The Adventures of Jesus Christ, Boy Detective by J. Bradley. Pelekinesis, 2015.
Reviewed by Megan Kida
After reading the back cover of The Adventures of Jesus Christ, Boy Detective stating that Jesus used a 12-year-old boy detective as a vessel, one may become automatically excited to see what the boy detective would be up to and how the possession would affect him, creating high hopes for the reader. Unfortunately, after starting to read, one cannot be sure if the timeline was chronological or if it was hopping around. The subsections—which were sometimes as short as a two-line paragraph—jumped between three different settings that were never explained or clearly demarcated, to the point where it’s still confusing, seventy-five pages in. The reader is left waiting for things to connect what was happening and make it all clear. There was a small chunk of pages that seemed as if they would be super important to the story, but never were (Who is Benjamin? We may ever know). The audience can credit Jesus Christ, Boy Detective with getting the reader hooked enough to keep reading, if only to see if the author ever explained everything or tied everything together (which he does not).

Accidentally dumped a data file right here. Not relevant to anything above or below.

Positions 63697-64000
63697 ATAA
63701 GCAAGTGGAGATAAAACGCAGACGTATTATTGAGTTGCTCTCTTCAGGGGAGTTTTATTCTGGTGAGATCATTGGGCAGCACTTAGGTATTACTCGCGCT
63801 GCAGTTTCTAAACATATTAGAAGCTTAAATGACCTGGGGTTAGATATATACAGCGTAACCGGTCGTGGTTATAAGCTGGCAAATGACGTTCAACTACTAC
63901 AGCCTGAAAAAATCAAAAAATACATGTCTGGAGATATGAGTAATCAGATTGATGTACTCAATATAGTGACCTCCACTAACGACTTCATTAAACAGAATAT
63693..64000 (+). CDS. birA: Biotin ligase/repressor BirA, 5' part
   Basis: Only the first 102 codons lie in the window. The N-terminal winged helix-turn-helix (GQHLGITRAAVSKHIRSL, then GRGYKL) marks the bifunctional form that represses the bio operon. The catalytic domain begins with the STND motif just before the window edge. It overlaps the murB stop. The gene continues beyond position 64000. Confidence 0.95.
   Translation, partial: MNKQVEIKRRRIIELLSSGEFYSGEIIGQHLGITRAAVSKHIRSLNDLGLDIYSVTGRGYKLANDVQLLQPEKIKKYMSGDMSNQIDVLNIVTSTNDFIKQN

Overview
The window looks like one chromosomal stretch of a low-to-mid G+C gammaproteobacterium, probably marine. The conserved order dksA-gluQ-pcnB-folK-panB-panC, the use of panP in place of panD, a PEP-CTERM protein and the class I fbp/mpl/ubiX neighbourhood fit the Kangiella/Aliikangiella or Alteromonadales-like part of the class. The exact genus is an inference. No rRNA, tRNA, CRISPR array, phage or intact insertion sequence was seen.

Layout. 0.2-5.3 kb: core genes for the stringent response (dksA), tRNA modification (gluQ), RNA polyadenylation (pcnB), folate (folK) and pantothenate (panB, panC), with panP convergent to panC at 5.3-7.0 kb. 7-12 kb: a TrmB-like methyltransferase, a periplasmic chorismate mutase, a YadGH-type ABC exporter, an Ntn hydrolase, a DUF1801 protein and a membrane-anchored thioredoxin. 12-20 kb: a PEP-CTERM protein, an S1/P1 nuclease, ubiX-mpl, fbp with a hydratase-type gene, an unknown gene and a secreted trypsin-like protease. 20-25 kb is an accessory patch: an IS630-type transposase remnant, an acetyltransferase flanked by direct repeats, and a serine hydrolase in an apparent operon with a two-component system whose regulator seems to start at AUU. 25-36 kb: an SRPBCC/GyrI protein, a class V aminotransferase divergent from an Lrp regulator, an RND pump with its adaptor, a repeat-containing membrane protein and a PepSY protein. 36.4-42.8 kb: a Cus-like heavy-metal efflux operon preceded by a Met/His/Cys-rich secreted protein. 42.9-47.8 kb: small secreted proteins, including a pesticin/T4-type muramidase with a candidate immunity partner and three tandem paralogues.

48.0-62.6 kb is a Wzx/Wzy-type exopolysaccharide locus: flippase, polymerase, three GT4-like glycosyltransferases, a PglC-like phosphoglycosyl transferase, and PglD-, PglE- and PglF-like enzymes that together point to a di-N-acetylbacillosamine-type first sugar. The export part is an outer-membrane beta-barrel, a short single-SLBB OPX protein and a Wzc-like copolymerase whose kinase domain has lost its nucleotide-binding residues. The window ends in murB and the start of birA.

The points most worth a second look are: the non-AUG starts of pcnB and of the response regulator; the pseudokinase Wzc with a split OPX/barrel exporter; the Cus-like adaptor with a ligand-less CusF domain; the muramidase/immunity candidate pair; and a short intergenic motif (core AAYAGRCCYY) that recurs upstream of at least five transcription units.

The confusing nature of the book was tolerable, and one would almost be willing to call it intriguing, but what was a consistent struggle was trying not to give into the temptation of pulling out a red pen and starting to edit. This is not necessarily the author’s fault, but between the author, the publisher, and the editor, the blame must fall somewhere. There were some lines that simply didn’t make sense, because of their wording and other lines made it was clear that J. Bradley was thinking faster than his fingers could type—entire words were missing. It was sloppy and distracting from a story that was already hard to follow.
If the writing was cleaned up a little and more attention was paid to making the plot clear, I would probably recommend this book to my friends. It seems as if there was little time and attention dedicated to publishing this book, and it probably could have used more time in the editing process. The idea and the details in the story are great, and the plot has a lot of potential, but it was just too hard to get through without noticing all the errors or getting confused.